What are Fine Motor Skills?
Fine motor skills, or the use of the small muscles in the hands, are necessary for handwriting. Sadly, these skills are not optimally developed in today’s techno kids. The question is: what exactly are fine motor skills and, more importantly, what can we do to improve them?
Fine motor skills are those skills that use the small muscles and movements in the hands to achieve functional tasks from grasping, releasing, turning, pulling, threading, posting, and cutting to handwriting. And since handwriting is our focus, we are interested in how these skills act as the foundation for handwriting.
We know that early pre-handwriting skills are linked to superior performance in maths and reading in Grade 2. We also know that these early handwriting skills require the fine motor foundations to be mastered. We cannot build a house on shaky foundations. Our house is the handwriting house, and one of the critical foundations to build this house are fine motor skills. Children are not able to manipulate a pencil with the refined sequences of movement required for letter formation if the these foundations are not in place. There has been a significant decline in fine motor skills in pre-schoolers with the advent of early exposure to technology, which finds our children swiping and pointing with less opportunity for good old-fashioned manipulative play.
Technology and fine motor skills.
We even use fine motor skills when using a phone or tablet! But how can it be that they require fine motor skills, and yet we blame them for the decline in these same skills? The nature of the swiping and pointing actions used on phones and tablets, does not develop all aspects of the supporting fine motor muscles our children need to hold a pencil. To be able to hold and manipulate a pencil for handwriting we need to develop the forearm muscles; wrist muscles; the pincer grasp of the thumb and forefingers which hold the pencil while it is supported by the middle finger; the ability to manipulate objects within our hands; as well as the ability to move one part of our hand, while keeping the other part still to provide a point of stability from which to work.
This complex range of fine motor movements is simply not offered by the flat plane of the phone or tablet. Just like we need a balance in the food groups, we need a balance in the development of the fine motor skills that are ultimately going to support the handwriting process. That is why we need to expose our children to a wide range of manipulative play opportunities that are going to develop all aspects of their small muscle motor development.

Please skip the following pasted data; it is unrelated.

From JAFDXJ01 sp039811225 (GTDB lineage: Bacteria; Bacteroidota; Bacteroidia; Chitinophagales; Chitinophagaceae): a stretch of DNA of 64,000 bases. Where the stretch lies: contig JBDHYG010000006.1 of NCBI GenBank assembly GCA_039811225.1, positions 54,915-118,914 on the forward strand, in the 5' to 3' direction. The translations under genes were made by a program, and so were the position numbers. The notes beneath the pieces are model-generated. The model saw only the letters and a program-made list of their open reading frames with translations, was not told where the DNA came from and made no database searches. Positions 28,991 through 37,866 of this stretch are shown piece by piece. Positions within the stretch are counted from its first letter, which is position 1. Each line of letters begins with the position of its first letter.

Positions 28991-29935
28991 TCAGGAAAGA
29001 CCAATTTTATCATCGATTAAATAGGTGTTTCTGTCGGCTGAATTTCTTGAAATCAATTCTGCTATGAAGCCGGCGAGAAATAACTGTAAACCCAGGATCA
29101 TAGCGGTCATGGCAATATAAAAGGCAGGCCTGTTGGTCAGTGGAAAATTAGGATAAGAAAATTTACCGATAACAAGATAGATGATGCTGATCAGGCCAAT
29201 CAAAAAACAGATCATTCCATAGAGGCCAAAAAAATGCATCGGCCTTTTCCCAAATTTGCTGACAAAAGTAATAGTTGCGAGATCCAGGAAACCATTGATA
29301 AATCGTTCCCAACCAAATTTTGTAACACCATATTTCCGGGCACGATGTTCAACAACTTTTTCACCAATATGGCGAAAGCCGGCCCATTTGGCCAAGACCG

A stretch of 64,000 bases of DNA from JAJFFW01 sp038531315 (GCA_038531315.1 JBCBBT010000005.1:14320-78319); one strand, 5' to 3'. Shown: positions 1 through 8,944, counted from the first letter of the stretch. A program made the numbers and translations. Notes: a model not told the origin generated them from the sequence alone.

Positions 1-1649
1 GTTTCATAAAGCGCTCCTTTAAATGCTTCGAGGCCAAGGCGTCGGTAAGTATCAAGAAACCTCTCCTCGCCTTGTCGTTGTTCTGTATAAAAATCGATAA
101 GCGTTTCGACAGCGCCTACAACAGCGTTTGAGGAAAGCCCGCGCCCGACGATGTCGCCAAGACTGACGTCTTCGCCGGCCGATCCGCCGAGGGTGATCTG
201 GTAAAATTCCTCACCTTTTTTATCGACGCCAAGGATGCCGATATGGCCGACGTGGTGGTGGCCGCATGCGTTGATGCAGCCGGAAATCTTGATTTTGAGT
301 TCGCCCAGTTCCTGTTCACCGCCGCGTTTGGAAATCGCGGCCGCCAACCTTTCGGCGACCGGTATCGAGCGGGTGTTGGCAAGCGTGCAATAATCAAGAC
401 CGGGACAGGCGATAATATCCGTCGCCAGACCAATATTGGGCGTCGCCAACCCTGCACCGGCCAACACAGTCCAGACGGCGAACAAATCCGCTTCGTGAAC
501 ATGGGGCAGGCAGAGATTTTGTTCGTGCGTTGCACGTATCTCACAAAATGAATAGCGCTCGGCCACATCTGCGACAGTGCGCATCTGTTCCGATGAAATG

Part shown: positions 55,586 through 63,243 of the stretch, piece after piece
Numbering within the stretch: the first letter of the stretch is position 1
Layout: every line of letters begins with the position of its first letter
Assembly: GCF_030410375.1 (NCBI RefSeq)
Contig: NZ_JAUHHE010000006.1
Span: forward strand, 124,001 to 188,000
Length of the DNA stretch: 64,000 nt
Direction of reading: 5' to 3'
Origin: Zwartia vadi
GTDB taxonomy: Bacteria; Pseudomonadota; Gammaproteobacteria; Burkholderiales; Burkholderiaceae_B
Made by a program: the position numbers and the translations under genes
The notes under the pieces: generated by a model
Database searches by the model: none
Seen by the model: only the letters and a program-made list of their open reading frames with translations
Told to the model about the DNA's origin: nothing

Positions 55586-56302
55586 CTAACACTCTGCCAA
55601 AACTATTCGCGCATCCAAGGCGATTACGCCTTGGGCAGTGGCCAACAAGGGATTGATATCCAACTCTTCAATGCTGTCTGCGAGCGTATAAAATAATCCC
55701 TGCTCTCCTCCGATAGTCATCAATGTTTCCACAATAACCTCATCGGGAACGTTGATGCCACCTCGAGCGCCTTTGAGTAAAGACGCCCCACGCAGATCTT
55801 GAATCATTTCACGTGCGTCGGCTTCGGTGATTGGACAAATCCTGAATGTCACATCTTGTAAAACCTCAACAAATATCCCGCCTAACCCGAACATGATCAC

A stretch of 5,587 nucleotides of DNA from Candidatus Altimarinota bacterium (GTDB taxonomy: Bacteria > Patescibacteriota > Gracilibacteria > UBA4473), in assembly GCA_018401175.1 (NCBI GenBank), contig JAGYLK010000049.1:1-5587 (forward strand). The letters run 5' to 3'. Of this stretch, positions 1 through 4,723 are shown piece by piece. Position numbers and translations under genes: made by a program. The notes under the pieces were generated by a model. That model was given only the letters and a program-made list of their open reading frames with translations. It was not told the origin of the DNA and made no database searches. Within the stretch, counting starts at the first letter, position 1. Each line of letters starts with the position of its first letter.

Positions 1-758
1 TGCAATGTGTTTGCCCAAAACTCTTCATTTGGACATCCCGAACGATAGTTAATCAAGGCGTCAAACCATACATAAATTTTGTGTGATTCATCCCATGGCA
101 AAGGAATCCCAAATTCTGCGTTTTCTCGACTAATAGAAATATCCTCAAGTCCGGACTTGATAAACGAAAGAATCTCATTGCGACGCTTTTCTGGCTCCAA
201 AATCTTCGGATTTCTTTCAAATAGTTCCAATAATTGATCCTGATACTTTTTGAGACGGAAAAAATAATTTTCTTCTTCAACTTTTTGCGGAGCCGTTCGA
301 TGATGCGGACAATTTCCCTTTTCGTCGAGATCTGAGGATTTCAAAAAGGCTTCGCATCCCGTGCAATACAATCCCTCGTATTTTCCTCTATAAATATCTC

Why are these small motor muscle skills important?
They are also critical for children to develop independence in in self-care skills like dressing, tooth brushing and shoe-laces. These same skills are also needed for one of the critical occupations of childhood: play. A lack of mastery of fine motor skills is certainly going to affect a child’s ability to engage in solitary to social play and that in-between.
And then there are the fine motor skills that are going to support the schooling process. Research has shown that a large amount of the school day is spent in fine motor activities.
- In Grade 00, 37% of the day is spent in fine motor activities of which 10% are pencil and paper tasks¹.
- Our Grade R’s spend half the day in fine motor activities with 42% on pencil and paper activities¹.
- By Grade 2, 30-60% of the day is spent engaged in fine motor activities, 85% of which are in pencil and paper tasks².
Does your child have poor fine motor skills?
From time to time, parents are faced by a concerned teacher who expresses distress about a lack of development of fine motor skills, and highlights concerns about pencil grip. Younger children frequently avoid drawing, while older children have untidy handwriting. The teacher may even indicate that your child may need to see an occupational therapist if there is no improvement over the coming months. As parents, we want to spring into action and help. However, there seems to be a gap in the resources we can find to assist our children. When working on developing fine motor skills for pre-handwriting and handwriting, we need to focus very specifically on the muscles and movement patterns that are going to support these. The Happy Handwriter has developed a number of carefully selected and developed graded resources to address exactly these concerns. We cover these areas in Teaching Handwriting in South Africa.